The book is divided into three long chapters that are further split into subtitled sections. In them Remo Erdosain enters into contact with a variety of characters. He also spends a lot of time by himself, daydreaming about millionaire women who will comprehend his suffering and save him, or imagining scenarios whereby he will invent machines and dangerous gases capable of bringing the city to its knees. Starting from an initial scene where the management of the company he works for explains to him that he’s been caught in a long-running swindle that has netted him $600.07, he moves from one humiliation to the next: he asks a crazy Bible-thumper/gambler named Ergueta for some money and is embarrased in public, he shows up at home just as his wife is leaving him to go live with the captain, and then his wife’s cousin Barsut comes over and knocks him to the ground with a mighty slap to the face. He revels in this suffering and imagines the extremes it might reach. He thinks about his crime (skimming money from the company he works for) and how committing theft didn’t result in any life-changing shift in his person. He thinks about how he could come to be through a greater crime (murder) that would make him exist in the eyes of the others who surround him.

Erdosain’s self-reflection alternates with encounters with the book’s other characters. He repeatedly travels to the verdant suburb of Témperley to vist the Astrologer, whose secret society inspired by the KKK holds meetings at his estate and discusses plans to generate money through the operation of brothels that will in turn be invested in the expansion of said society. They’ll form colonies where future members will attend sessions in preparation for the coming revolution that will propel them to the pinnacle of power. One of the peripheral members of the society, the Melancholy Pimp, maintains three women and once tried to kill himself with a gunshot wound to the chest (hence the nickname). He’s bored and explains to Erdosain how he came to be a pimp, and why he’s decided to disinterestedly participate in the society. Barsut is a lot like Erdosain, and eventually he’s put to use by the society due to an inheritance he received a few years back. His presence at the Astrologer’s estate will bring Erdosain closer to that great crime that will cause him to exist. Hipólita (the Cripple), Ergueta’s wife, eventually enters into contact with Erdosain and tells him about how she spent her adolescence working as a servant until she decided to dedicate herself to “the life” (prostitution) so as to take control of her destiny and make money. They’re all crazy (some more decidedly so), as the title might lead you to believe, and they use and manipulate each other in order to forward their respective master plans.

It’s not a well-ordered book, it jumps around haphazardly, and things don’t all resolve themselves at the end. The narrator is a person in whom Erdosain has confided, but we never find out who he is and what circumstances have lead Erdosain to spill the beans. There are occasional footnotes that mention the upcoming sequel and make a few observations as to the reasons behind different characters’ actions. What it lacks in order, though, it makes up for in its powerful portrayal of some messed-up people living really weird lives. There’s one scene where Erdosain visits a family he’s been trying to help. They’re poor and hungry, and they’ve been assisting him with his inventions (he’s an inventor). The current project is the copper-plated rose, and when he visits them they’re so, so very excited to see him and show him their latest success. As he leaves, one of the women from the family follows him and starts trying to tell him her love to him. She wants to prove how much she’s learned about science and how devoted she is to his projects, and tries to explain all the stuff she’s been studying to help him. She keeps going on and on, mentioning complex chemical reactions she’s learned for his sake. After a while, he curtly replies: “You don’t interest me” and walks away. It’s really brutal.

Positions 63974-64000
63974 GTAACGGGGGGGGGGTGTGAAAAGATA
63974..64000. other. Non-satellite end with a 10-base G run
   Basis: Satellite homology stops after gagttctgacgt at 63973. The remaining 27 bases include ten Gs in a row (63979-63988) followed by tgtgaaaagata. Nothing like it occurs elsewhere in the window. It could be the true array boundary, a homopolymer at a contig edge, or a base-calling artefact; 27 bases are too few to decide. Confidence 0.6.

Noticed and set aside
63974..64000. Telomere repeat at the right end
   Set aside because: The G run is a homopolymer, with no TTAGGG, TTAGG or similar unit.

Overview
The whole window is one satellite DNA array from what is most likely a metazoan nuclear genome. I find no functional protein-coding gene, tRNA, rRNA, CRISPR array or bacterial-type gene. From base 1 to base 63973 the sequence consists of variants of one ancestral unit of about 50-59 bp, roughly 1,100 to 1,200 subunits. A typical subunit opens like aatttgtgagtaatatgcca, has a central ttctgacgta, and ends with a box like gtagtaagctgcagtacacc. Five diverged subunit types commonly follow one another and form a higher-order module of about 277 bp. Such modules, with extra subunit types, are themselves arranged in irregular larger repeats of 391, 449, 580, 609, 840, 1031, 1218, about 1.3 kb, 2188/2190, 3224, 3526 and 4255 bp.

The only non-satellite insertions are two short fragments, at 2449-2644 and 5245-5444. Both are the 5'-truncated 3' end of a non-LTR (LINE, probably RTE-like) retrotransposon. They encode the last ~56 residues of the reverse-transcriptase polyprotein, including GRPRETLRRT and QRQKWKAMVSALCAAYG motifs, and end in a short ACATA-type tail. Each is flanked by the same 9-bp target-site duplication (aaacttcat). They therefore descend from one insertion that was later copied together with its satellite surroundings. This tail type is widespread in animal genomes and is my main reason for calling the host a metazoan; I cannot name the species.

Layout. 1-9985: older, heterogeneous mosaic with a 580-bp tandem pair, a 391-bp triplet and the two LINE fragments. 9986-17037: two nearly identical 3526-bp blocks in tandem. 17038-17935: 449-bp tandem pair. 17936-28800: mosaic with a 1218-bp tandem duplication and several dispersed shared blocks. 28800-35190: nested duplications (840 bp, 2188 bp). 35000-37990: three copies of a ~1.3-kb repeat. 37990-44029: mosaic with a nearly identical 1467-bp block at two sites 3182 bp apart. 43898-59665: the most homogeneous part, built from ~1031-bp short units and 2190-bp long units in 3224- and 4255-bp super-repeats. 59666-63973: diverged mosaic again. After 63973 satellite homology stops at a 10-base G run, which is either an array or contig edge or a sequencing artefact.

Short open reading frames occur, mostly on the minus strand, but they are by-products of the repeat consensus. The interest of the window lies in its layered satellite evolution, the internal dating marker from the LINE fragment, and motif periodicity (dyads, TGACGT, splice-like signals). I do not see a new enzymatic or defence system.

Anyway, there’s a lot to be said about this book and a lot of different people have already said a lot about it. I definitely recommend it. Re-reading it reminded me of what a remarkable novel it is. ( )
6 vote msjohns615 | Mar 18, 2012 |
This pre-boom argentine writes a hard-boiled existential Dostoyevskian thriller set in 1920's Buenos Aires. Unfortunately the 2nd half of this book 'Los lanzallamas' has never been translated into English. Unlike the Russian I mentioned above he chucks the idea of any kind of hero and soups up the action. What that leaves us is a gritty cityscape filled with gangsters, criminals, prostitutes and revolutionaries all looking for their piece of the pie. Bill collector and anti-hero Remo Erdosain bounces from one to the other intent on finding someone who will bail him out of the money he's embezzled from his employer 'the Sugar Company'. Unbeknownst to him at the same time as his wife is preparing to dump him. Increasingly depressed he falls under the sway of a politically savvy revolutionary nicknamed 'the Astrologer' who is planning a coup d'etat who is surrounded by a small group of cynical supporters and con men--of particular note is the gangster Haffner (aka The Melancholy Ruffian) and Hipolita (aka The Lame Whore). Nasty, sloppy but an intriguing writing style. This ride does not come with shock absorbers. It is simply built for maximum speed. Thought provoking but still a lot of fun. A great book. ( )
3 vote lriley | Jul 23, 2006 |
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Author nameRoleType of authorWork?Status
Roberto Arltprimary authorall editionsconfirmed
Sabarte Belacortu, MarioleinTranslatorsecondary authorsome editionsconfirmed
Wellinga, KlaasAfterwordsecondary authorsome editionsconfirmed
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The moment he opened the door to the manager's office, with its milk-glass panels, Erdosain tried to back out; he could see he was done for, but it was too late.